DEAR SUSAN: This is one woman's comments on the 31-year-old man (who has never been married and is successful professionally) with a puzzling situation. He wrote for your opinion because the woman he's dating has a young child and complains that he puts his friends and freedom first.
I feel I must weigh in on this matter. I think he should put his friends and freedom first! I'm a vehement supporter of both unmarried and child-free people. (I think you're a supporter of only the former, Susan.) The child-free are still fighting off the stigma that the unmarried have begun to shed. This is probably not what most people — even you — expect to hear. Many people expect a woman to castigate a man for daring to find his own life. That's why I've got to speak out and support this reader.
Friends and freedom first. What a wonderful way to develop as a human being! And becoming fully human need not mean "seeing the error of one's ways and deciding to marry and breed." In my writings, I've been (like you, Susan) mistaken for a man, but I'll never be mistaken for a stereotype. I wish this man well. — Val B., Long Island, N.Y.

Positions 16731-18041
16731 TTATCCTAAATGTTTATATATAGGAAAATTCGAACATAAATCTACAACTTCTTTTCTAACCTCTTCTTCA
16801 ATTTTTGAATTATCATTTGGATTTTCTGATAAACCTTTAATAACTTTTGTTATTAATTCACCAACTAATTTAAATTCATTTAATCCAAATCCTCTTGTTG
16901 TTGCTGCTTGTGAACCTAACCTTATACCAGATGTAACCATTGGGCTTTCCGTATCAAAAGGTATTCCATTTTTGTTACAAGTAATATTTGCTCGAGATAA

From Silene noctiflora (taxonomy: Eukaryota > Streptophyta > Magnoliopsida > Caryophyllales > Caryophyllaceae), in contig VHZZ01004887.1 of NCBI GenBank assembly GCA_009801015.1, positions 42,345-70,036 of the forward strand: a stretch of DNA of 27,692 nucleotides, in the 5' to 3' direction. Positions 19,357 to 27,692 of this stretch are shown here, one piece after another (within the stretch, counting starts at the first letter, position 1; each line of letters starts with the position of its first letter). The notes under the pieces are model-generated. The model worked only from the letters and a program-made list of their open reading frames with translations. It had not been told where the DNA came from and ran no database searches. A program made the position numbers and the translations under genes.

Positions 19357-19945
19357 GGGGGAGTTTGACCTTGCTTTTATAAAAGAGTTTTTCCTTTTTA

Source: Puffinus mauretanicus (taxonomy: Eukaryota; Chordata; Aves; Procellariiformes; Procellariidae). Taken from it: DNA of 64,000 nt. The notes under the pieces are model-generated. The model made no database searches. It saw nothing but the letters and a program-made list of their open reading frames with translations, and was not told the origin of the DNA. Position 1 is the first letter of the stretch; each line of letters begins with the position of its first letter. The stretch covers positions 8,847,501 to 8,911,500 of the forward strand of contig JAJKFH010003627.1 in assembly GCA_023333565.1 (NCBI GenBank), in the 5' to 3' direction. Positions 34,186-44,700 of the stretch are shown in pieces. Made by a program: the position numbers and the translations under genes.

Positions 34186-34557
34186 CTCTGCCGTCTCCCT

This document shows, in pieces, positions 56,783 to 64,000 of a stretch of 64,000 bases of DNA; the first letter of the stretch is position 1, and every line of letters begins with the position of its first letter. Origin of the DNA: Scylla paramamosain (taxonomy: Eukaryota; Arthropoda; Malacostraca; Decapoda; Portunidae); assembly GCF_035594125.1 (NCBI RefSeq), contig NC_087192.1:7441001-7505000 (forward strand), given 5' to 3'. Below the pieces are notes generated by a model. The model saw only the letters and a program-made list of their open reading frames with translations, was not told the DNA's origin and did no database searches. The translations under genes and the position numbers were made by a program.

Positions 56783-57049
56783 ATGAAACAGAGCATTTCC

DEAR VAL B.: It's time for a rewrite! Yes, championing singleness is my mission — in the cause of individuality and self-expression. I espouse it not necessarily as a lifetime decision but as a stage everyone should go through at some point in adulthood — to learn about oneself and the world before making the marriage commitment. (I don't believe singleness or marriage is for everyone.) In a soured marriage, divorce is an option. But there's no divorcing a child. (To be sure, this ol' world already has too many confused young miserables.) No, Val, my slant on marriage and parenthood isn't anti-stereotype; it isn't against anything! My mission encourages individual choice, knowing your own needs well enough to choose the life right for you. The way I see it, not having children simply to avoid being part of the majority seems as misguided as knuckling under to pressure to have them.
But — a huge one — the unmarried should be very selective about whom they romance. If freedom and friends top your value scale — and that's a very personal measure — don't even consider dating a single parent. Children of divorce and death have already lived through enough trauma for a lifetime; they don't deserve the roller coaster ride of raised expectations and dashed hopes. Your walking away from a single-parent situation would be the greatest kindness.
DEAR READERS: We've uncovered a treasure-trove of "Single File" paperbacks — in perfect condition, ready to read. Send $15 and your address to: Susan Deitz, C/O Creators Syndicate, 737 Third St., Hermosa Beach, CA 90254. I'll send you a signed copy.
Have a question for Susan? You can reach her directly at [email protected]